May 21, 2024

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War in Ukraine: “Now the situation is a massacre” | War in Ukraine

War in Ukraine: “Now the situation is a massacre” |  War in Ukraine

An ambulance arrives in the hospital yard. Its blue flashing lights flash. Perhaps a soldier was wounded at the front and rushed to the Dnipro.

The city is like a gateway to the Donbass, a relatively safe rear base to which a large number of wounded soldiers from hot zones such as Bagmouth or Wulhedar are sent.

Inaccessibility of ambulance. The Ukrainian army refuses to show the status of soldiers evacuated from the front. Similar ambulances, we see several a day in Dnipro.

However, we are called to one of the five hospitals in the city, which often attend to the wounded. 10 to 30 per day depending on the staff. A constant flow. for months.

The elevator doors open to a quiet floor. We are led down a long corridor. Some doors are open: soldiers are resting on small beds.

All employees are tired, says surgeon Vadim Sergeevich. He works 10 to 12 hours a day. Hours may be extended with emergencies. I don’t stay home long.

Vadim Sergeevich works tirelessly to help wounded soldiers who come to his hospital.

Photo: Radio-Canada / Yannick Dumont Baron

He mostly sees injuries from shrapnel. Sometimes there are serious injuries to the stomach, chest or even the neck. But it is mostly in hands and feet.

Vadim Sergeevich takes a closer look at the ravages of artillery on the human body. Bullets and shrapnel pierce skin and shatter bones. And this does not account for the damage caused by the detonation of an anti-objection mine.

With war, a surgeon accustomed to the medical problems of a peaceful society had to adjust. It was hard at first. It was very sad. Sometimes guys get really confused. It’s hard to see them.

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The 38-year-old doctor would not say how many patients did not survive their injuries.

War or not, we make medicine. No one can command a wounded man to live. [En perdre un]It was a very difficult experience. »

A quote Vadim Sergeevich, surgeon

Survive and return to the front

Oleksy looks out the window with crossed arms

Oleksii luckily survived the attack on the vehicle he was riding in.

Photo: Radio-Canada / Yannick Dumont Baron

Our military hosts allow us to chat with two slightly wounded soldiers. Incidentally one of them speaks French. Effect of being in the Foreign Legion. Oleksy had left a year earlier when he heard the news of the Russian invasion. I was forcedHe puts a hand over his heart and explains. I am Ukrainian. Passport and heart.

Well muscled, the soldier smiled a little. He sits on a couch and looks back at the end of Valentine’s Day. when his vehicle was hit by an anti-tank grenade near Donetsk.

During the explosion, you only see the lights. You feel the temperature around you. I thought I was dead. It took him a few seconds to realize his mistake.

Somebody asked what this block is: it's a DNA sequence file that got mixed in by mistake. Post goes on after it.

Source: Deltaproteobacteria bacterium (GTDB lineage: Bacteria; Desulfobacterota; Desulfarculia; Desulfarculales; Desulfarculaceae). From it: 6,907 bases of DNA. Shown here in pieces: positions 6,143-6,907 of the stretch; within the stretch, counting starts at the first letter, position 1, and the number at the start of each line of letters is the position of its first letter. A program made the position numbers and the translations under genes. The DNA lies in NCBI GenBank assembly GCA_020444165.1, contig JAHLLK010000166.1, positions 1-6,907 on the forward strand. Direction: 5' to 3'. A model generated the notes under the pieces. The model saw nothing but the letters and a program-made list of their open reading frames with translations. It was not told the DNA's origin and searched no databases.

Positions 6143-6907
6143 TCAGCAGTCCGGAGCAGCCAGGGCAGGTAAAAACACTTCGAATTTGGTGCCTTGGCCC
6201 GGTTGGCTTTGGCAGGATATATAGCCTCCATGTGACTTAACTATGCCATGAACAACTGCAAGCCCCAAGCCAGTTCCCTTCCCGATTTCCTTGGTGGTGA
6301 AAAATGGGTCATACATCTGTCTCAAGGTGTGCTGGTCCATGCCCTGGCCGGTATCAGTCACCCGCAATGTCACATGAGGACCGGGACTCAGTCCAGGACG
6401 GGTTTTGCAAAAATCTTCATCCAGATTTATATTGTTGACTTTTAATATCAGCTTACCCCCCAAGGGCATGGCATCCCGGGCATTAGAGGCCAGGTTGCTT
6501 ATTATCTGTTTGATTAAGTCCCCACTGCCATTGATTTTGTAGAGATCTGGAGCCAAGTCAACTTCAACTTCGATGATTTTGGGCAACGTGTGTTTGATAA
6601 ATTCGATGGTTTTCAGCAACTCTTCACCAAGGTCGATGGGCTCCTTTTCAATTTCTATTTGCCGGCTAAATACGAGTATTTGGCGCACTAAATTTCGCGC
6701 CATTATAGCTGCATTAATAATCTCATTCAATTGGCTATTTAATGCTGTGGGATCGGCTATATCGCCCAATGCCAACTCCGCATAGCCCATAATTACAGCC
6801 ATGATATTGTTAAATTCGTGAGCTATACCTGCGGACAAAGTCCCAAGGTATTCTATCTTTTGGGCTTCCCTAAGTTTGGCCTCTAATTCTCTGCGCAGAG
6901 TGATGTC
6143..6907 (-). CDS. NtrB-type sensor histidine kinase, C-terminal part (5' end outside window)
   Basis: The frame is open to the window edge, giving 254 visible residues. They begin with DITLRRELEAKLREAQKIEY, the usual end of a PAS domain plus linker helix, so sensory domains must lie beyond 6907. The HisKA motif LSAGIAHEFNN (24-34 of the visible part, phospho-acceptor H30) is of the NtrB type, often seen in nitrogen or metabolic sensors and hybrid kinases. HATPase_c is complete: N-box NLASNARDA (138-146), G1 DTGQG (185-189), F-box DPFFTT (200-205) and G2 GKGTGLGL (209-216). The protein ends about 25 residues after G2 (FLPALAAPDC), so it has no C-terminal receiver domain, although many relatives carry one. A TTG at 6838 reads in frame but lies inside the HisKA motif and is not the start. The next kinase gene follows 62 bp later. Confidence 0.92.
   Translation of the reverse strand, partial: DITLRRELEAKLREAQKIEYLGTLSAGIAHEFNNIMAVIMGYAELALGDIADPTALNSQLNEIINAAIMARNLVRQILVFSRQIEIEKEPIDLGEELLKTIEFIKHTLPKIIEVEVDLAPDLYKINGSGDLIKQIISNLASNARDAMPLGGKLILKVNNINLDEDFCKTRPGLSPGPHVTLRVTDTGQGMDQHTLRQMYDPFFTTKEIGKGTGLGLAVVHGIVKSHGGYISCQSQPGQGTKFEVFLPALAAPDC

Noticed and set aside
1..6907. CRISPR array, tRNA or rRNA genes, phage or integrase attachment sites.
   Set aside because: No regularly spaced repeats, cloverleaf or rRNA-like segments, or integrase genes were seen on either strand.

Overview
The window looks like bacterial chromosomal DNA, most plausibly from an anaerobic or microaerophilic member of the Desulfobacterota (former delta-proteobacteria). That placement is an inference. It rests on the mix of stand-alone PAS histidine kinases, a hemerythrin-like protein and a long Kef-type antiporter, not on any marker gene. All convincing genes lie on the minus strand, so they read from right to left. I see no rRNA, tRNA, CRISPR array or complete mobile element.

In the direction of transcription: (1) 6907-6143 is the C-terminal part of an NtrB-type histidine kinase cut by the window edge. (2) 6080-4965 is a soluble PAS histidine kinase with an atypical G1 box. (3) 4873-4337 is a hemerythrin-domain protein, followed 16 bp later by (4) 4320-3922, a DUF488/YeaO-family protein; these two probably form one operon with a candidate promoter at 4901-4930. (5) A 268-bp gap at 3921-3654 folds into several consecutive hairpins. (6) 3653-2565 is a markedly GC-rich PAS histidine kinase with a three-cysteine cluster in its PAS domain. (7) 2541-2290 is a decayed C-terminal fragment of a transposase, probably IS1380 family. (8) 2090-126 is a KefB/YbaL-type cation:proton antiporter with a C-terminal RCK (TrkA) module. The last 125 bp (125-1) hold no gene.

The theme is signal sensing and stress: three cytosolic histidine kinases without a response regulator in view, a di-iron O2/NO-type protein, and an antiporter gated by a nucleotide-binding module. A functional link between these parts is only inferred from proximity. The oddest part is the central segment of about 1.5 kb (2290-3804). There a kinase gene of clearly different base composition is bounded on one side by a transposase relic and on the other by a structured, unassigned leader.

I got out of the vehicle. I could not see. I thought I had lost my sight. But a minute later, I saw stars. Oleksy quickly called for help. A little injured, he managed to help his comrades.

Oleksy has not told his relatives anything yet. Don’t disturb my familyHe says with a smile. I’m still alive, right?

Lives like Yevheni, who was hit by multiple shrapnel during a Russian attack near Bachmouth. He considers himself lucky. And knows that he is marked by the intensity of the fight.

In the last days, We all said “goodbye”. We said goodbye to life. There were so many explosions. Our hands were shaking. His weapon was difficult to handle.

A week later, he says it’s hard to find words to describe what he experienced. The ferocity of artillery fire. Their deafening sound. In comparison, the fights of 2015 [lors de l’invasion russe initiale]It was a piece of cake.

Despite the dangers and pain, both men want to return to the front as soon as possible. If every injury went home, who would be ahead? Oleksy asks. Already, we are not much compared to Russia. We cannot retreat.

A rough estimate of the dead

Women go with grieving friends.

Graves are multiplying in a cemetery near Dnipro.

Photo: Radio-Canada / Yannick Dumont Baron

Western analysts estimate that at least 100,000 Ukrainian soldiers have been killed, wounded or captured in the past year. Among Russians, this number is at least twice as high.

In December, the Ukrainian president killed 13,000 people. A prediction. And that was before the recent escalation of fighting. Both players no longer count the number of comrades-in-arms they have lost. Of course, they have only a partial view of the actual number of victims.

Now the situation is a carnageOleksiy communicates with guys from other places before. It is the same everywhere. And it goes both ways. This is not to say that these are only Russian losses.

The killing of one of them has come as a shockYevheniy agrees. Especially if we list at the same time. You come back alive, but he doesn’t? It is impossible to look mother in the eye…impossible.

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This trauma is evident at the Krasnopilske cemetery on the outskirts of Dnipro. Many soldiers are buried here. from here, but their remains could not be identified or returned to their relatives.

During our visit, the wind is strong. Dozens of yellow and blue flags fly furiously in the wind. The sound of a mechanical shovel is added to this sad soundtrack.

Every day, the worker digs a few more holes. About twenty are empty on our visit. On the crosses, the age of the dead. 19 years old. 23 years. 27. A young man was cut down by war.

A girl runs through thick mud. Young men support her with their hands. It is a mother walking towards a son’s grave. His face is marked with pain. Amma has only a few meters to cross. Every step seems so hard and painful. Like this reality that captures her in front of a modest cross surrounded by flowers.